Oregon Negligence Law

Negligence can be proven in a variety of situations, including car accidents, daycare or nursing home injuries, falls, dog bites, faulty product injuries, or even wrongful deaths. In negligence cases, your attorney must be able to prove that another party was at fault because they weren’t exercising the standard of care expected in society. In a car accident, for example, someone could be proven negligent if they were texting and driving, which led to the accident that caused injury or death. Not all states prosecute negligence the same way, and it’s important to understand the different types of negligence laws before taking your case to court.

What is Contributory Negligence?

Abolished in most jurisdictions including Oregon, contributory negligence was a rule stating that if a plaintiff was negligent in any way whatsoever, they were barred from recovery. This meant that even if the plaintiff’s negligence was 99% responsible for the accident, the 1% negligence on the defendant’s part prevented them from winning the case. The precedent behind this idea is that the plaintiff most likely would have avoided injury had they not also been negligent in some way.

What is Comparative Negligence?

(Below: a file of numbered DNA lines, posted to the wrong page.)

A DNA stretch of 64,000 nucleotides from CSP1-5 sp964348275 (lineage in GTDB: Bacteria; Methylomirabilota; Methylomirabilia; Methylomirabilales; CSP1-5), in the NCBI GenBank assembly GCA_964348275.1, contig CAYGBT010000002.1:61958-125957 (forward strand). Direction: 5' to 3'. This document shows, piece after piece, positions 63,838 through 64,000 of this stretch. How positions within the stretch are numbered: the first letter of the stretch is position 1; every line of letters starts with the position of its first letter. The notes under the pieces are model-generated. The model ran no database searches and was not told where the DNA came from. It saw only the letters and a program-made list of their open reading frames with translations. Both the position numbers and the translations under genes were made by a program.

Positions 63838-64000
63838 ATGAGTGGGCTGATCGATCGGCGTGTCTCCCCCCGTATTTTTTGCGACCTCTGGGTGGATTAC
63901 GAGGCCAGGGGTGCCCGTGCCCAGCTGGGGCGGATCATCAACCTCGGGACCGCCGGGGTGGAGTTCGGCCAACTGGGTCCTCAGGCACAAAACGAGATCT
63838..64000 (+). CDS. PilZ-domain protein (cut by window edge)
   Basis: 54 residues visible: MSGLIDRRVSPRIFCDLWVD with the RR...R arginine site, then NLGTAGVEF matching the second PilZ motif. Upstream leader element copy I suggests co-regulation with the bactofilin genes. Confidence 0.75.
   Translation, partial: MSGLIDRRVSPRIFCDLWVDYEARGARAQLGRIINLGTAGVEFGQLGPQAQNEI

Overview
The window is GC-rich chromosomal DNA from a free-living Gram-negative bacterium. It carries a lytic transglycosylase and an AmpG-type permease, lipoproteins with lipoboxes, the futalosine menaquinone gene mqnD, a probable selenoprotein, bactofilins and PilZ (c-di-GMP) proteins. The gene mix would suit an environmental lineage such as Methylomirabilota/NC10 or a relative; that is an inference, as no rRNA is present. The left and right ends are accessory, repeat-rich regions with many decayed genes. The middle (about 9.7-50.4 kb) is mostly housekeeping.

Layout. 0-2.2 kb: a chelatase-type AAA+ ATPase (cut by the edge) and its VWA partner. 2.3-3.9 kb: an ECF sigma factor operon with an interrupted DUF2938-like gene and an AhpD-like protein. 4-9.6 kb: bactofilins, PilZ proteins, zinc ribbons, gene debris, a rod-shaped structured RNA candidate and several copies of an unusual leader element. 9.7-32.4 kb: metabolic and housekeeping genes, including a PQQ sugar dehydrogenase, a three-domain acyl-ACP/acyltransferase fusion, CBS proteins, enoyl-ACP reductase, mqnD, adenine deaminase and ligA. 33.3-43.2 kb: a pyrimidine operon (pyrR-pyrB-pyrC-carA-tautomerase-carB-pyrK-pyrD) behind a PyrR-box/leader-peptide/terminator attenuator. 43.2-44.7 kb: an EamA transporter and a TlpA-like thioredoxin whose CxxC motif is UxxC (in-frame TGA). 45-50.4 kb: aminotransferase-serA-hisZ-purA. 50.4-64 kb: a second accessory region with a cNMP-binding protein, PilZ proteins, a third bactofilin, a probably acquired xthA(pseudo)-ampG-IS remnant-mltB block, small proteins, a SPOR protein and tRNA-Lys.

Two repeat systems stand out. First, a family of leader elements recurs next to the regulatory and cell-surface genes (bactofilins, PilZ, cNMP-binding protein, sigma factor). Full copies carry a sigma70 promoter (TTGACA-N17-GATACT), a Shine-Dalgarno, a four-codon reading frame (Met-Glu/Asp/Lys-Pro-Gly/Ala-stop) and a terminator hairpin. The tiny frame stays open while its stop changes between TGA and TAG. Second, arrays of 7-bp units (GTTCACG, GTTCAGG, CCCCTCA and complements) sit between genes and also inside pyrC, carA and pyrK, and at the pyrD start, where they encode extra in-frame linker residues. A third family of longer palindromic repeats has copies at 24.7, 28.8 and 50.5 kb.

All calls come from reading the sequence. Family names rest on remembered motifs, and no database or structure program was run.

In the comparative negligence system, the responsibility for paying damages is split between the two parties, and the recovery for damages is determined by the percentage of fault attributed to them. This prevents the harsh reality where a person or company is completely absolved of fault because of lesser actions on the part of the defendant.

Modified Comparative Negligence Vs. Pure Comparative Negligence

In the modified comparative negligence model, the plaintiff only recovers damages if they’re determined to be less than 51% at fault. In pure comparative negligence, the plaintiff can collect damages even if they are 99% at fault. In that situation, the defendant would still be responsible for damages related to his 1% fault.

Oregon Negligence Law

Oregon practices modified comparative negligence, meaning that the plaintiff can still collect damages as long as the fault attributable to him or her is less than or equal to the combined fault of the defendants. In other words, as long as his or her fault is determined to be less than 51%.

Have more questions about negligence laws in Oregon? Contact negligence attorney Paul Galm today! After handling a wide array of negligence and wrongful death cases including everything from car accidents to nursing home negligence, Paul Galm prides himself on holding negligent parties responsible.